Boxing & Beyond will consist of 6 articles starting in January 2017. These pieces will look beyond upcoming matches, results, and summaries. This series will explore the intimate lives of boxers, exploring themes of struggle, success, and early beginnings to name a few.

If you have a topic you would like us to cover, please feel free to contact Rudy Mondragón at



The Setup and the Punchline

A lot of emotion had been backed up in my life because of the US election, the Vargas-Pacquiao fight, and the Kovalev-Ward fight. But, as Bruce Lee said, “Do not be assertive, but adjust to the object, and you shall find a way around or through it. If nothing within you stays rigid, outward things will disclose themselves.” Therefore I’m pushing through.

Pours one out for the nation

After the election, I fell deep into an inner hole. I might still be in that hole but I’m learning to deal with myself and my faith slowly through the sport of boxing. I read more about the heroes of the sport with a perspective of the times they fought, and revered their courage even more as I imagined their lives outside their actions inside the ring. I have to move on, as they did, but now more than ever will inner courage matter. Boxing heroes like Jack Johnson, Roberto Duran, and yes, Floyd Mayweather Jr. are more than inspiring when courage is concerned. I felt resolved. My eyes furrowed, and my posture steeled, we must stay vigilant.

Vargas vs. Pacquiao

My uncle and I had a spirited discussion of this fight the Monday after, where he persuaded me that religion was negatively affecting Manny’s career as a fighter. As a witness of Manny’s rise since Barrera-Pacquiao, I would agree that his raw instincts in this bloodsport were dulled as his attentions were increasingly directed towards religion, the service to his country, and I would add, money. I would probably change the order of that. Manny is and forever will be one in a million. What we’ve seen in his career is how he was really born to box, and I was satisfied with what I saw as Manny simply having fun in there after finding no threat in what seemed to me was a star-struck Vargas looking forward to the padding of his resume.

Manny seemed to have carried over some defensive techniques learned from Freddie Roach in the Mayweather fight, but blended with that an increased focus to hit Jessie Vargas hard with the best tool he has, the straight left. It’s something new, which basically makes him a more one dimensional fighter if it weren’t for his classic footwork that his opponents can never really train for.

What I’m sad about though is where Manny goes from here. Him taking Jessie’s fight was an OK comeback, but basically has the rest of the welterweight or lightweight class to look forward to. At this point, Manny doesn’t even look forward to anything. He’s probably taking a call from Bob Arum at 8AM Philippines time, “Hey Bob. Oh yea? How much? Ok I’ll take the fight.” This just makes his real retirement in the future all the more bleak if he’s just a puppet to take fights and reap whatever rewards are left for him. I for one will try to keep his legacy intact in my mind.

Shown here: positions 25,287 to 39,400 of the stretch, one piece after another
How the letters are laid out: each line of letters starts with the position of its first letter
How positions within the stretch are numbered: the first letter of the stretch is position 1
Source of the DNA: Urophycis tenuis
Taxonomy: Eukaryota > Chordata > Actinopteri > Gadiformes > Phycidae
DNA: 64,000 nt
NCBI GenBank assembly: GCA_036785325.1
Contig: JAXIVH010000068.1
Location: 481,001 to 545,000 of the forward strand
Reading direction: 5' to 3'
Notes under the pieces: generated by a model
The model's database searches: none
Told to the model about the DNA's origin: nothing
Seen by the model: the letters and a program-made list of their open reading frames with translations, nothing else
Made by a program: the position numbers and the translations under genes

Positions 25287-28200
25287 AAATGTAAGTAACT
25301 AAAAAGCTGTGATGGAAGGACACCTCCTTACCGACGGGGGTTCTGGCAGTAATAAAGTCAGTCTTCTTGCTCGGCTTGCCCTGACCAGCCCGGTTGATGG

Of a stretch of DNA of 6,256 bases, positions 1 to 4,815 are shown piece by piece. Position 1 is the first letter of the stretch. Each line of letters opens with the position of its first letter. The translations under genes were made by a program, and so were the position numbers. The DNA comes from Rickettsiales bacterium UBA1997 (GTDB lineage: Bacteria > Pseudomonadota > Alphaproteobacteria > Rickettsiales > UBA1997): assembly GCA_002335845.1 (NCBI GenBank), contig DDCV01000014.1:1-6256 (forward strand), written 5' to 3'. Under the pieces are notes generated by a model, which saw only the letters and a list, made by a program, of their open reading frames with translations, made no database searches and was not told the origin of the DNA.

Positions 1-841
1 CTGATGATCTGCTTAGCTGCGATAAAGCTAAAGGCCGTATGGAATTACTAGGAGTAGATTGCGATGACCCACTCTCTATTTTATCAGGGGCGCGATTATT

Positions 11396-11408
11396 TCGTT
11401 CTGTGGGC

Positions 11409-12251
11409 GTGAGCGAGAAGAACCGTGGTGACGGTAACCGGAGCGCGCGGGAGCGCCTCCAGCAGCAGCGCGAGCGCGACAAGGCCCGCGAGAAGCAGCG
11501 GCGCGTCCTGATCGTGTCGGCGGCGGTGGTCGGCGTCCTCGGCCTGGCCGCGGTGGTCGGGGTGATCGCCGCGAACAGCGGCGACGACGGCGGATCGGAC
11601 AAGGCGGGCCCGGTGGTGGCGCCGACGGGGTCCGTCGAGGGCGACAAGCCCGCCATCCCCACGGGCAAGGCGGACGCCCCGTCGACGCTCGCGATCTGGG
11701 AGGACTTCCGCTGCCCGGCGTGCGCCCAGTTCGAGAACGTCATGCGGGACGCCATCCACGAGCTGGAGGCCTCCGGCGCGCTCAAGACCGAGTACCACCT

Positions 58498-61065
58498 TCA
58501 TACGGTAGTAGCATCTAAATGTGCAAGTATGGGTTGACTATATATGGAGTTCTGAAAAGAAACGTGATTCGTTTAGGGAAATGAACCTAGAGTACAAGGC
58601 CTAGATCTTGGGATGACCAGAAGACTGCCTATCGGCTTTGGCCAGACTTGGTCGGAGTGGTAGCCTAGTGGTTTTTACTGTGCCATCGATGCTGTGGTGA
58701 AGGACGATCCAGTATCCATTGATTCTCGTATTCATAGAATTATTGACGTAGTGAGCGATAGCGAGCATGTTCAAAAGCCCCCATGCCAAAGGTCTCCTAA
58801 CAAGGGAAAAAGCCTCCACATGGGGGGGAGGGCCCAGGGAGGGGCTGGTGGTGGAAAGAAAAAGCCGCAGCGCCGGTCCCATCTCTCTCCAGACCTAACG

Kovalev vs. Ward

I’m still shook from this fight, I can’t think of anything else. Full disclosure, I put $60 down on a -160 line for Kovalev this past September in Vegas as simply a vote of confidence in my favorite active fighter in the sport right now. I really believed that we were yet to see the full potential of “Krusher” Kovalev and I could not be happier about the fight Saturday night.

As we might all know by now Ward scored a close but unanimous decision in a brave performance for the S.O.G. As shook as he was from the hard jabs from the twitchy Kovalev (I saw a little of the Tyson Fury in this match, as the nerves and anticipation elevated Sergey’s game when it came to timing and using his length and an awesome gameplan against Andre) Ward came back valiantly by staying 1000% percent disciplined on his style and finishing the fight.

The Virgil Hunter and Andre Ward team was inspiring. From the knockdown in the second round, I genuinely had an internal panic about my pre-fight allegiance, but couldn’t help but cheer on Andre as I saw him steel himself before my eyes. It’s like he was saying “His punches don’t hurt, I can hurt him too.” And he did. Andre’s veteran moves on the inside that had benefited him all his life were in genius display as he painted Sergey crimson with savage combinations to the Russian’s breadbasket. It was really a sight to see, and I wasn’t mad at the decision because I, too was enthralled by the change in flow of the fight.

Although Kovalev lost, I believe Sergey learned a lot about himself and the sport that night. The Krusher’s team was extremely studious in their preparation for Andre Ward, and it really showed. Sergey showed Andre early that his head-leading techniques weren’t going to work on him, but unfortunately Sergey let Andre get tangled up when he could’ve stole back rounds by showing more activity. Maybe he was tired, but I saw it as allowing himself to slowly get entangled with Ward’s web. Kovalev awoke on the 10th, but by then he let Ward get away with half of the fight, and a palpable shift in energy. He can do well in learning how he can similarly stay disciplined and focused in every round. He should watch Pacquio tapes with his team, lol.